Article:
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U.S. Department of Health and Human Services

Medical Devices

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3. Biocompatibility






We recommend that you conduct biocompatibility testing as described in the guidance entitled, “ Use of International Standard ISO-10993, Biological Evaluation of Medical Devices Part 1: Evaluation and Testing,” on finished gloves. You should select biocompatibility tests appropriate for both surface and external communicating devices with limited duration (24 hours) of contact. Because medical gloves are in direct contact with skin, a primary skin irritation study and a dermal sensitization study are appropriate.

You should perform biocompatibility tests on finished gloves. The gloves used for biocompatibility studies should contain the same colorants, fragrances, flavors, powders, lubricants, and processing chemicals. You should test gloves that have been processed, packaged, and if appropriate, sterilized by the same methods as the gloves you will distribute. You should consider the need to repeat biocompatibility studies if you make subsequent changes in glove composition, manufacturing materials, or processing.

The 510(k) submission should include biocompatibility test results and other information and data described in this manual as an attached report for each major study or test program. You should identify all reports or attachments with the manufacturer’s name, number the pages, and list the reports or attachments in the table of contents. For sterile devices, test data should include the results of tests performed using the finished sterilized devices.

You and the contract laboratory, if used, should check the: 

  • logical presentation of the biocompatibility data,
  • scientific soundness of the test method and data analysis,
  • relevance of the test program to the device and the intended use, and
  • completeness of the summary report of the tests or studies.

We recommend that you present the summary of test results in a table formatin each report whenever possible. Each study or test attachment report should contain sufficient and well-organized information in reasonable detail so that the FDA reviewer can determine:

  • what exact material or device was tested,
  • what tests were performed,
  • how the tests were performed, and
  • what were the test results.

We recommend that you submit reasonable and sufficient details of all test procedures and results to FDA. For biocompatibility studies, you should use a standard scoring system for each test method, if a standard scoring system exists. We recommend each test report include the following:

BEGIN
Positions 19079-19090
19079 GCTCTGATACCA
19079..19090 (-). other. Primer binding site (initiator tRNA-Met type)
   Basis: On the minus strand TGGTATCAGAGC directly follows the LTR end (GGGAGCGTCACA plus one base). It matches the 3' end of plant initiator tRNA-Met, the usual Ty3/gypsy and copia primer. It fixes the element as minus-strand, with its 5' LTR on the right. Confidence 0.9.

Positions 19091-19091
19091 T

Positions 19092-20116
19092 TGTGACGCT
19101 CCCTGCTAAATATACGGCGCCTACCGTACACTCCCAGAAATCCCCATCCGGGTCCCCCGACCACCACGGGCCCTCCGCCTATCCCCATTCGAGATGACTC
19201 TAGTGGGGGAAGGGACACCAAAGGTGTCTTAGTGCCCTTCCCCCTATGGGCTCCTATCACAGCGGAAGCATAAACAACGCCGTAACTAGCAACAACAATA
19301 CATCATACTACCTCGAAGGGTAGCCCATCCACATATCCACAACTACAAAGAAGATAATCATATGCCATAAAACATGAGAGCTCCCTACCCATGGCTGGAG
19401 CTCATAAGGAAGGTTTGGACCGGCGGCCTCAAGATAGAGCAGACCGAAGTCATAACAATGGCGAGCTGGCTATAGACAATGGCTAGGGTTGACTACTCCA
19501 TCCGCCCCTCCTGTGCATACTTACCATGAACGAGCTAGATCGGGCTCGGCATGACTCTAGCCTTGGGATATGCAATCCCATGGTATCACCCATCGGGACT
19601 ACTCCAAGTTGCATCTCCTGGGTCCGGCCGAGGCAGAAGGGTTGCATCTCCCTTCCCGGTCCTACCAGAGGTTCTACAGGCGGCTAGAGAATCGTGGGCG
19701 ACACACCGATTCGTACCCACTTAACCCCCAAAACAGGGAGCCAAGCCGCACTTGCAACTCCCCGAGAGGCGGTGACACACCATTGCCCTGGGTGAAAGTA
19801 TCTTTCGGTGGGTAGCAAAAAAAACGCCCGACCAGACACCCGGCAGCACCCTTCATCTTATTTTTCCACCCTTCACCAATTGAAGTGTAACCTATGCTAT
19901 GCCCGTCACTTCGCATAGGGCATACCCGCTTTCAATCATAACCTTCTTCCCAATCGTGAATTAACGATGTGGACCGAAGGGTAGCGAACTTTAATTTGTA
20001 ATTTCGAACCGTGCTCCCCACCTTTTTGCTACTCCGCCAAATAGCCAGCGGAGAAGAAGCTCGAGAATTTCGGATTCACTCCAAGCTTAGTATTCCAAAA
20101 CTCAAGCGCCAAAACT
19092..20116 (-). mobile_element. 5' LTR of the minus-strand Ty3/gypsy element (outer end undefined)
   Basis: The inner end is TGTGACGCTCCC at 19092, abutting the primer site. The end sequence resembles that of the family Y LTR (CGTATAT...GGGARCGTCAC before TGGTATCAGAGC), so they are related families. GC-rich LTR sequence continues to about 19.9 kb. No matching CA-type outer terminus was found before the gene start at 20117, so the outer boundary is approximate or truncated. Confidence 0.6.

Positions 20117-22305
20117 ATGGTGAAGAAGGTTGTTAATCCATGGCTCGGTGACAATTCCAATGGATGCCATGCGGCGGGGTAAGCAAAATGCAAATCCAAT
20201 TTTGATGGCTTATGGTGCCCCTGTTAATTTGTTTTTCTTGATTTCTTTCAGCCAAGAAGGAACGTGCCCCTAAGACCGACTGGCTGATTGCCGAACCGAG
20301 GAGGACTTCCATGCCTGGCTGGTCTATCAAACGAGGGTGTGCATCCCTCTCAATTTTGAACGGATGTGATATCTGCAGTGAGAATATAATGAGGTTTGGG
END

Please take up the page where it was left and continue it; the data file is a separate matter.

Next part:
• name and address of the manufacturer of the item tested,
  • name and technical description of the item tested,
  • name and address of the laboratory where the tests were conducted,
  • test methods, including the scoring method,
  • number of samples and replicates tested,
  • control data needed to establish the validity of the test,
  • date when the tests were conducted,
  • summary report(s) of results obtained, and
  • analysis, interpretation of results, and conclusions.

You should keep the original records of the study on file. For surgeon’s gloves, the records should be maintained as part of your design verification records in the design history file. You should also maintain the original records when a study, such as a biocompatibility study, is conducted by a contract laboratory to establish a device specification and/or to obtain data for a submission to FDA. The original document should include the name and address of the laboratory and device manufacturer, the device identity, and dates of testing. You should not submit the original records to FDA. During factory inspections, FDA investigators may ask to see these original records.


The following is a general discussion of how to conduct the skin irritation and dermal sensitization studies. Because methods may vary from laboratory to laboratory, the test data you submit to FDA should contain a brief description of the test protocol, scoring criteria used, and the method used for rating skin responses.

Primary Skin Irritation Test (Animal Study)

Performing skin irritation testing demonstrates the irritation potential of the gloves, i.e., for initiating or aggravating damage through its contact with the skin. We recommend that you perform the primary skin irritation testing according to the regulations of the Consumer Product Safety Commission ( 16 CFR 1500.41). We recommend that you identify the inside and outside of the gloves so that both sides are tested, i.e., approximately half of the test articles expose opposite sides of the glove to the subject.